What stages in life do the places and things (such as the mound) that the speaker passes in her ride with "Death" symbolize in the poem, "Because I Could Not Stop for Death"?
The speaker of "Because I Could Not Stop for Death" finds herself taking an unexpected ride with "Death," who transports her through her stages of life.
With the use of metaphor, dying is compared to an unexpected carriage ride. (In Dickinson's time, this comparison would not have been as unusual because in the nineteenth century, hearses were drawn by horses; so, they were, essentially, carriages.)
Here are the stages of life and their symbolic meaning in this poem:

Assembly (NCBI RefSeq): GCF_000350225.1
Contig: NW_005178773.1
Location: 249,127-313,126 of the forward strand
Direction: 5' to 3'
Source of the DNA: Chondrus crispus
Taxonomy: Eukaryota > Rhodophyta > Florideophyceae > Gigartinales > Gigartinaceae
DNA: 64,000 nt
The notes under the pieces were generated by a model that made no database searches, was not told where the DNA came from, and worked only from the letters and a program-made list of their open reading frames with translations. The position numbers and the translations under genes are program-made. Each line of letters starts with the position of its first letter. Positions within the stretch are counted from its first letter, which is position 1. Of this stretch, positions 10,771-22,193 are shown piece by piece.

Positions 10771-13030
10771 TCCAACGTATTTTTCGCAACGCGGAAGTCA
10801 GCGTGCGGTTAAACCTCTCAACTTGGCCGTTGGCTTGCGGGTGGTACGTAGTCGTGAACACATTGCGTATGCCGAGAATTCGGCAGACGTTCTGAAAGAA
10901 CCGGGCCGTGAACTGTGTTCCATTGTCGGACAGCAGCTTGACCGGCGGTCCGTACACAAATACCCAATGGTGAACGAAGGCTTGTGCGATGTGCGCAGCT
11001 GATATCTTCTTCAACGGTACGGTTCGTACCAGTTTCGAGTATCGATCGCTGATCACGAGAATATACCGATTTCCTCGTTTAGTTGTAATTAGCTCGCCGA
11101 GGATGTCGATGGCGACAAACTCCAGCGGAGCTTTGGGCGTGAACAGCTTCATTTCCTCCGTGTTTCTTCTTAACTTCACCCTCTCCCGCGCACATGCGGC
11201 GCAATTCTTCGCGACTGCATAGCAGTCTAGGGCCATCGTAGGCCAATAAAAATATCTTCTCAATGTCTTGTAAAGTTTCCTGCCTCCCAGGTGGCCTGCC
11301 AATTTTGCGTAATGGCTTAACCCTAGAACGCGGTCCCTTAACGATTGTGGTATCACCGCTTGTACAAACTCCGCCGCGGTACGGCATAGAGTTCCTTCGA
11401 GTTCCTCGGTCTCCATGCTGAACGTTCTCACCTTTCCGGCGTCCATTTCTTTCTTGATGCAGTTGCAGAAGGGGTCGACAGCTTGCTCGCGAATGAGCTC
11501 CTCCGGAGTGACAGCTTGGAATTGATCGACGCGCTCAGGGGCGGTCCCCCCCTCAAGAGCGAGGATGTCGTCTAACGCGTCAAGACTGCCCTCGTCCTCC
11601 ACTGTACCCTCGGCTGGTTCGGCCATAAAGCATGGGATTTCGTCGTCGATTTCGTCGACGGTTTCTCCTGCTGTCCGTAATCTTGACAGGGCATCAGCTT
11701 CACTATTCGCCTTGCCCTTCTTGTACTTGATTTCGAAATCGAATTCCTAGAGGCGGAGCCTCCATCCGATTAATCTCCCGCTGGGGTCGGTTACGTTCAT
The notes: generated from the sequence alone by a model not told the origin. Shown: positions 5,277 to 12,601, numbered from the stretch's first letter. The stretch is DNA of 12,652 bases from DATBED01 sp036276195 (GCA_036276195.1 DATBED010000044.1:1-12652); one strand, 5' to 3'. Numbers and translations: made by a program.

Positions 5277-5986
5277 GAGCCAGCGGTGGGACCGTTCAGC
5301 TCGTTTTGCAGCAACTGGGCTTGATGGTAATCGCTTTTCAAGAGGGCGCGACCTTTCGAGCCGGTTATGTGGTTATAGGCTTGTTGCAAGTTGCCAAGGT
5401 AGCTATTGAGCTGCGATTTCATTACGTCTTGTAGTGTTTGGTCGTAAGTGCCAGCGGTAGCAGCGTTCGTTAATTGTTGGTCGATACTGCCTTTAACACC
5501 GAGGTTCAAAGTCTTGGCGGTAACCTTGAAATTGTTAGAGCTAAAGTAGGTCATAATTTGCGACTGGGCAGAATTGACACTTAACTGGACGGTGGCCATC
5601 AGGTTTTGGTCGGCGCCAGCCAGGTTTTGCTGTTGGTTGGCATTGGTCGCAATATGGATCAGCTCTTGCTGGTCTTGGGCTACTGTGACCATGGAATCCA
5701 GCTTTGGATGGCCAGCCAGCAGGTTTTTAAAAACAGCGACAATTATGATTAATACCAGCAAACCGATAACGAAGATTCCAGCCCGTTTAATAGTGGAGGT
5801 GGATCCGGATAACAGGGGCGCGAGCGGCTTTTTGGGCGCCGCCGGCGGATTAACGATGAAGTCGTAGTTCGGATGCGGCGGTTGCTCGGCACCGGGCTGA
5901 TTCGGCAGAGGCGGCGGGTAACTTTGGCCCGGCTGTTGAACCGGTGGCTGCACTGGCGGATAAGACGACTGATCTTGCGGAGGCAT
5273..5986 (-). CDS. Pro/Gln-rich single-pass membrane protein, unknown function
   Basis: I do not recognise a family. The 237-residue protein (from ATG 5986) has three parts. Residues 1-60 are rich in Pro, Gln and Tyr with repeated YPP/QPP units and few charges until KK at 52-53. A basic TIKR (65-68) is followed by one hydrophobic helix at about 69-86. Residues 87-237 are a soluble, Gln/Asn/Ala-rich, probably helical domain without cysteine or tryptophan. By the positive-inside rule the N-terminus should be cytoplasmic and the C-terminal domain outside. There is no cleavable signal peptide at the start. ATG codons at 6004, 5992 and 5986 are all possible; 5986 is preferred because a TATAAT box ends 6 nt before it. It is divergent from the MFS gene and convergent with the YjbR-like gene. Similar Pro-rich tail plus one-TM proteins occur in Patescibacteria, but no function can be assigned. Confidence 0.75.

- Youth - The gentleman named "Death" and the speaker pass the "School," which acts as a symbol of childhood. In the schoolyard at recess, the children make a "Ring," which may be symbolic of the custom of children to hold hands and go around the small circle, or ring, that they have formed as they sing such songs as "Ring around the Rosie."
This song is actually a macabre song about the Bubonic Plague of 1665.
- Maturity - The fields of grain that are "Gazing" appear ready for the harvest as they have reached maturity. This stage is middle age.
- Old Age and Death - The "Setting Sun" symbolizes aging and the eventual end of life, indicated by the "Swelling of the Ground," (the mound) which suggests a grave.
The order of the places which the speaker and "Death" pass certainly describes the chronological stages of a person's life. In this poem, as in so many others, Miss Dickinson demonstrates her "tragic vision."